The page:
Mining and Quarrying Safety and Health Regulation 2017


Queensland Crest
Mining and Quarrying Safety and Health Regulation 2017

Chapter 1 Preliminary

1Short title

This regulation may be cited as the Mining and Quarrying Safety and Health Regulation 2017.

2Commencement

This regulation commences on 1 September 2017.

3Definitions

The dictionary in schedule 7 defines particular words used in this regulation.

Chapter 2 Ways of achieving an acceptable level of risk

Part 1 Preliminary

4Ways of achieving an acceptable level of risk

(1)This chapter, other than sections 60B(1), 60C(2), 87(5), 120(1) and (2), 131(6) and 138(3), prescribes ways of achieving an acceptable level of risk at a mine in the circumstances mentioned in the chapter.
(2)However, this chapter does not deal with all circumstances that expose someone to risk at a mine.
(3)A person may discharge the person’s safety and health obligation in the circumstances mentioned in this chapter only by following the ways prescribed.

Note—

See section 31 of the Act for the penalty for failing to discharge the obligation.

Part 2 Safety and health risk management

Division 1 Risk management practices and procedures

5Risk management practices and procedures

The site senior executive for a mine must ensure the mine’s risk management practices and procedures are—
(a)established in consultation with the mine workers; and
(b)compatible with, and coordinated throughout the mine for, all operations at the mine.

s 5 amd 2019 SL No. 140 s 21 sch 1

Division 2 Risk management process

6Hazard identification

(1)A person who has an obligation under the Act to manage risk at a mine must identify hazards in the person’s own work and activities at the mine.
(2)The operator must ensure hazard identification for the mine’s operations is done during the operations’ planning and design.
(3)The site senior executive for a mine must ensure hazard identification for the mine’s operations is done—
(a)when the operations start; and
(b)during the operations; and
(c)when the operations change in size, nature, complexity or another way; and
(d)for a hazard caused by a hazardous chemical or dangerous good—periodically at intervals not longer than 5 years.
(4)For hazards caused by hazardous chemicals or dangerous goods, the site senior executive for a mine must ensure the identification includes the following—
(a)hazardous substances or dangerous goods being processed or used for processing;
(b)hazardous substances or dangerous goods that are a product, by-product or waste product of operations;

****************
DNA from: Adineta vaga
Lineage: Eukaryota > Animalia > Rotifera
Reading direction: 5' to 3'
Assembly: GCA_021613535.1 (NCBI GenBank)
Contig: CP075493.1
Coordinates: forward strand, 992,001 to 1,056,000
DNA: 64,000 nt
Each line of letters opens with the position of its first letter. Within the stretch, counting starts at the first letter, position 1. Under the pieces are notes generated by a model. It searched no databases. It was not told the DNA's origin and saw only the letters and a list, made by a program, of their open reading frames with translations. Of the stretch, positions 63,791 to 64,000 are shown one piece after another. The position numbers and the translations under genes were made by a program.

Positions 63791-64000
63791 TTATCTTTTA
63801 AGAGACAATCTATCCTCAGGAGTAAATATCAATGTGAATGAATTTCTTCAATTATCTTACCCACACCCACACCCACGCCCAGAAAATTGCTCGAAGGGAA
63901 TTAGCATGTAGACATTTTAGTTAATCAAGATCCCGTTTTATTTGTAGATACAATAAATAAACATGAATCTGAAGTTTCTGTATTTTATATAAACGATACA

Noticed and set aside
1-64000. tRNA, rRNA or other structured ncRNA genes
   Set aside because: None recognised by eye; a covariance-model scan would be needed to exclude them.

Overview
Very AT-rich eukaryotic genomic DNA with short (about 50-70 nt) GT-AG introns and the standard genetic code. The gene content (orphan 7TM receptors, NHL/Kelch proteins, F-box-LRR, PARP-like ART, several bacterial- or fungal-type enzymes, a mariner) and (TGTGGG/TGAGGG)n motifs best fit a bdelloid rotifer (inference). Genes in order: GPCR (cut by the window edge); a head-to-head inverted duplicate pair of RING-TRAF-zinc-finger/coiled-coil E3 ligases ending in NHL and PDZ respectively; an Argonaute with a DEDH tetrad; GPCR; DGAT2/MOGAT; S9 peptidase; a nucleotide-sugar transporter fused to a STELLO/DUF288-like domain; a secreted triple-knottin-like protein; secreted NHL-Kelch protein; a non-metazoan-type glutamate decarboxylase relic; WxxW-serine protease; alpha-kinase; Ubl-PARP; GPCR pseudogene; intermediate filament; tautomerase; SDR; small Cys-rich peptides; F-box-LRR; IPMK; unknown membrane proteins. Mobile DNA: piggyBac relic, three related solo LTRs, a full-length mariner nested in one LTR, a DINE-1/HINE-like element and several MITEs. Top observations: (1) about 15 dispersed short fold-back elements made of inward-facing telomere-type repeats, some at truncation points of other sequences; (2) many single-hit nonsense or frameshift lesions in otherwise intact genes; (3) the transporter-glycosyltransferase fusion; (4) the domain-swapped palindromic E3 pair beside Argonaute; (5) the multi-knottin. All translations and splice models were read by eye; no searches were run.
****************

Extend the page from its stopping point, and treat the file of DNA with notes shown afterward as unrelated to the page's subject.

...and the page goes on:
(c)hazardous substances or dangerous goods occurring in—
(i)the natural environment; or
(ii)plant or facilities; or
(iii)energy sources.

s 6 amd 2019 SL No. 140 s 21 sch 1

7Risk analysis

(1)A person who has an obligation under the Act to manage risk at a mine must analyse risk in the person’s own work and activities to decide whether the risk is at an acceptable level.
(2)The person must have regard to the following in analysing the risk—
(a)the results of hazard identification, risk monitoring and incident investigations carried out for the mine;
(b)the work environment and work methods for the mine’s operations;
(c)the interaction of hazards present at the mine;
(d)the effectiveness and reliability of hazard controls in use at the mine;
(e)other reasonably available relevant information and data from, and practices in, other industries and mining operations.

8Risk reduction

(1)A person who has an obligation under the Act to manage risk at a mine must, as far as reasonably practicable, apply hazard controls in the following order—
(a)elimination of the hazard;
(b)substitution with a lesser hazard;
(c)separation of persons from the hazard;
(d)engineering controls;

Examples—

1using fans and ducting to remove dust
2using guards on conveyors
(e)administrative controls;

Examples—

1a restriction on the time a worker is exposed to a hazard
2a procedure or standard work instruction
(f)personal protective equipment.
(2)The site senior executive for a mine must ensure hazard controls used to reduce risk in the mine’s work and local environments are appropriate having regard to the following—